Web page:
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Notes on a Scandal
Mark Beech
August 27, 2012
An anticipated new biography dutifully tells Joe Paterno's story—but that's not enough
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August 27, 2012

Notes On A Scandal

An anticipated new biography dutifully tells Joe Paterno's story—but that's not enough

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There is a scene early in the new biography of Joe Paterno in which, at the height of the recent scandal at Penn State, Guido D'Elia, the former football marketing director for the Nittany Lions, struggles to come to grips with the coach's failure to pursue a credible report that former defensive coordinator Jerry Sandusky had sexually assaulted a young boy in the showers of the football building in February 2001. Paterno had done nothing more than inform athletic director Tim Curley, who likewise did not notify police.

"Why didn't [Paterno] follow up?" an emotional D'Elia asks author Joe Posnanski. "Find the answer to that, and you have the story."

That answer, frustratingly, is nowhere to be found in the 373 richly detailed pages of Paterno. Posnanski, a former senior writer for SI, is a skilled and stylish storyteller, and he soberly traces Paterno's path from the streets of Brooklyn to the pastures of Happy Valley. The author had almost unfettered access to Paterno, his personal notes and his family throughout the scandal that ended the coach's 45-year tenure at Penn State and right up to his death from lung cancer at the age of 85 on Jan. 22.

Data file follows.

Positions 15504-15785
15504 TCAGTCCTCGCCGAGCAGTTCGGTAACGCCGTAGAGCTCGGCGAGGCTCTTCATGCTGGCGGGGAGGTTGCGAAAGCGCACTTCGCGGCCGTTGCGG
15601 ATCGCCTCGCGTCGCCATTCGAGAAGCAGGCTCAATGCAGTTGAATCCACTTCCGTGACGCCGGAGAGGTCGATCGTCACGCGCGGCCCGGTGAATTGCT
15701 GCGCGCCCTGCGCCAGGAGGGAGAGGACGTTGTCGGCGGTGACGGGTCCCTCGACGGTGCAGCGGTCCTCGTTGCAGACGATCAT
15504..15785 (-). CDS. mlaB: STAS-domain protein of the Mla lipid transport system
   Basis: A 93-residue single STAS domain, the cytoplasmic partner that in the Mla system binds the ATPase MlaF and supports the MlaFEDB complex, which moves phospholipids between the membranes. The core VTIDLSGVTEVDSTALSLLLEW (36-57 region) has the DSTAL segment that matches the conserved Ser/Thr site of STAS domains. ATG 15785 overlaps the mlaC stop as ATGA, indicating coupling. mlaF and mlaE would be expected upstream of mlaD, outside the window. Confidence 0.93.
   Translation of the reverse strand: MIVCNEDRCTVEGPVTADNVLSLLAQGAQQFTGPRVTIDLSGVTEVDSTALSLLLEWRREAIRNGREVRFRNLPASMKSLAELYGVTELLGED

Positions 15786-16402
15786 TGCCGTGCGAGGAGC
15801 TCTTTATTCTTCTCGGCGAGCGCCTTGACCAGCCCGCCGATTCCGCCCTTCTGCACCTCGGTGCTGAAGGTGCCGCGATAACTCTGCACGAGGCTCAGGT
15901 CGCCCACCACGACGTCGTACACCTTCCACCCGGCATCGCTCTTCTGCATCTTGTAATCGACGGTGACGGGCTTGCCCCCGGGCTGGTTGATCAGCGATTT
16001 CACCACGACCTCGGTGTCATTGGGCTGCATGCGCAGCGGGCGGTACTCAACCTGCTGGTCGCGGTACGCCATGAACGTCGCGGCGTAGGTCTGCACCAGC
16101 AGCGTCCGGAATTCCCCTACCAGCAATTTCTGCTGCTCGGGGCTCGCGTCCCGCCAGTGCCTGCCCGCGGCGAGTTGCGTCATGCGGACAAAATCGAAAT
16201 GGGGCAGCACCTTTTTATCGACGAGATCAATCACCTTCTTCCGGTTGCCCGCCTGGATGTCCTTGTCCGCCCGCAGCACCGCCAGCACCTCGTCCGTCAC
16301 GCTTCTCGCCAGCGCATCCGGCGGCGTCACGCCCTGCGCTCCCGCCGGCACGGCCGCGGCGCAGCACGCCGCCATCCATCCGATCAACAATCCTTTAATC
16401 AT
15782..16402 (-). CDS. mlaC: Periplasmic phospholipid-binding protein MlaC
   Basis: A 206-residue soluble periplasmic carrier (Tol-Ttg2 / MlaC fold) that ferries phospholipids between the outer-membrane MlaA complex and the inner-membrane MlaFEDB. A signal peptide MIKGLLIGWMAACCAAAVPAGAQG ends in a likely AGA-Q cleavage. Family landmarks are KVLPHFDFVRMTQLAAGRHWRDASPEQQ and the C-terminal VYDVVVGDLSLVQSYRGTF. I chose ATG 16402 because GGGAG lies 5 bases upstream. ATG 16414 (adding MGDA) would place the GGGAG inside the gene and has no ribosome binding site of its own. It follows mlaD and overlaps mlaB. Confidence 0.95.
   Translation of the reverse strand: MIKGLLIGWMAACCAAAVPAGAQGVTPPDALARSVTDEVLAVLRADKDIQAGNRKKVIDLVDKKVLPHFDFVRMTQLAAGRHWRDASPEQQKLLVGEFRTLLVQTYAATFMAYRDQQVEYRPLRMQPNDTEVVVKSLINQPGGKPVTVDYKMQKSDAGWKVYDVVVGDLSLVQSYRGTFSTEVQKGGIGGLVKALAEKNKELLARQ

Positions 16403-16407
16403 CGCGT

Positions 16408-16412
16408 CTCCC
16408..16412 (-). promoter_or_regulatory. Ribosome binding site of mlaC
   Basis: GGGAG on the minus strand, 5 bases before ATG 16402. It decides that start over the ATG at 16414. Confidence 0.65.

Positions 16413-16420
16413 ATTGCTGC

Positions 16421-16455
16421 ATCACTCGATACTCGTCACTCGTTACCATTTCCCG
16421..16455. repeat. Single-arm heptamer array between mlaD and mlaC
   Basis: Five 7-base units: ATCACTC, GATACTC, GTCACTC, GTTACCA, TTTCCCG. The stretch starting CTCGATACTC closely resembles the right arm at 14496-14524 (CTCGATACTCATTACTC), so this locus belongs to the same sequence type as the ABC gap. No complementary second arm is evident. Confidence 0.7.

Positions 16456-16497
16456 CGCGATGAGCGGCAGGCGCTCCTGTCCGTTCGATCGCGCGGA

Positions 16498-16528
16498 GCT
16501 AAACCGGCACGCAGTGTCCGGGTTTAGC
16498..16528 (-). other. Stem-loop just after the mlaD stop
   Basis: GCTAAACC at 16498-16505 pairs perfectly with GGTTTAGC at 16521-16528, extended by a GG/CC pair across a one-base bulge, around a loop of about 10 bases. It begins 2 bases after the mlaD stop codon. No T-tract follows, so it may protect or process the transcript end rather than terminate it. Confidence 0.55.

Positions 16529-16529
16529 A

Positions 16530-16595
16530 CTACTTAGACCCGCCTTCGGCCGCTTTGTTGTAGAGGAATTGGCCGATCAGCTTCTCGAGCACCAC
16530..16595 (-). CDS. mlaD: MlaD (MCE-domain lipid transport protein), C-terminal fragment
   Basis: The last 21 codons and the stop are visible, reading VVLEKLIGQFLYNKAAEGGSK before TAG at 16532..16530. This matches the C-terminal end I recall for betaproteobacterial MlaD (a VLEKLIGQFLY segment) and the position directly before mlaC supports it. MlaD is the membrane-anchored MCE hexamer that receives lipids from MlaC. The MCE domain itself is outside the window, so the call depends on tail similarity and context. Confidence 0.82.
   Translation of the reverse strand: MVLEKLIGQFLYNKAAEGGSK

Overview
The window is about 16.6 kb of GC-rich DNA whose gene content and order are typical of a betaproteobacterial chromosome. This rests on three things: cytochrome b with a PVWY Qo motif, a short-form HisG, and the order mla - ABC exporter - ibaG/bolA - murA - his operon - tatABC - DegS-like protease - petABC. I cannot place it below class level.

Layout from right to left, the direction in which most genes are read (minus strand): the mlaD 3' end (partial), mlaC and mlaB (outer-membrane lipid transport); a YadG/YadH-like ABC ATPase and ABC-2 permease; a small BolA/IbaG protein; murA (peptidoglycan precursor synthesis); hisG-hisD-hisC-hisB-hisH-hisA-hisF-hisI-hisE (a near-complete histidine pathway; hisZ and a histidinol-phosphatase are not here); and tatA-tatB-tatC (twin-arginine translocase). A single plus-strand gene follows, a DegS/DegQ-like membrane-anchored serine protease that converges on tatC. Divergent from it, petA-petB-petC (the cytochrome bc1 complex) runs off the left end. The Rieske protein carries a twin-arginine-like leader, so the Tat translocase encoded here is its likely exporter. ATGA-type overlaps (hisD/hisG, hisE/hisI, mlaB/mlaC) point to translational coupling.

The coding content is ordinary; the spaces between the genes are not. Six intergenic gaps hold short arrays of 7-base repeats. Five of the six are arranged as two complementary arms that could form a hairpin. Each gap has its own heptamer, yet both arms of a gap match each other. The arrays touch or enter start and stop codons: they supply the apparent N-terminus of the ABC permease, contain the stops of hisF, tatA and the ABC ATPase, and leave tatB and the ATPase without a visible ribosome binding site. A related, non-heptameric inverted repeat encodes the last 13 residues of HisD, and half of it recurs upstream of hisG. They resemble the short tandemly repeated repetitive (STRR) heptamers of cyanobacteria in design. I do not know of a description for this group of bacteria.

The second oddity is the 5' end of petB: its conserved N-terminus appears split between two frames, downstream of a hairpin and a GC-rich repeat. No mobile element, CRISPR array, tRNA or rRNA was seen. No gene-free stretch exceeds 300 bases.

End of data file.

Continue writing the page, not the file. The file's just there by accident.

Paterno was announced in March 2011 as a book about "America's winningest college football coach, who changed the country one football player at a time," and was scheduled to be released for Father's Day 2013. After the scandal broke last November, Simon & Schuster moved up publication to Aug. 21. This cannot have helped Posnanski, whose regret at being forced to write a much different book is palpable on almost every page. Contrast his moving re-creation of the Nittany Lions' undefeated 1973 season—when running back John Cappelletti dedicated his Heisman Trophy to his leukemia-stricken younger brother, Joey—with the fleeting references to the report on the scandal issued in July by former FBI director Louis Freeh. Save for Posnanski's tantalizing revelation that Paterno and Sandusky did not like each other, there is very little new here.

The press materials for Paterno liken the book to Richard Ben Cramer's Joe DiMaggio and to David Maraniss's towering biography of Vince Lombardi, When Pride Still Mattered, two clear-eyed portraits of iconic American sports figures. And it is a legitimate comparison as far as it goes.

But neither of those books was written at the white-hot center of the worst scandal in the history of American sports. And the ugliest transgressions of Lombardi and DiMaggio do not approach Paterno's failure to confront the evil within his program. Given Posnanski's inside perspective—one that no other journalist in America had—he needed to answer D'Elia's question. With more time to report and reflect, he might have done just that.

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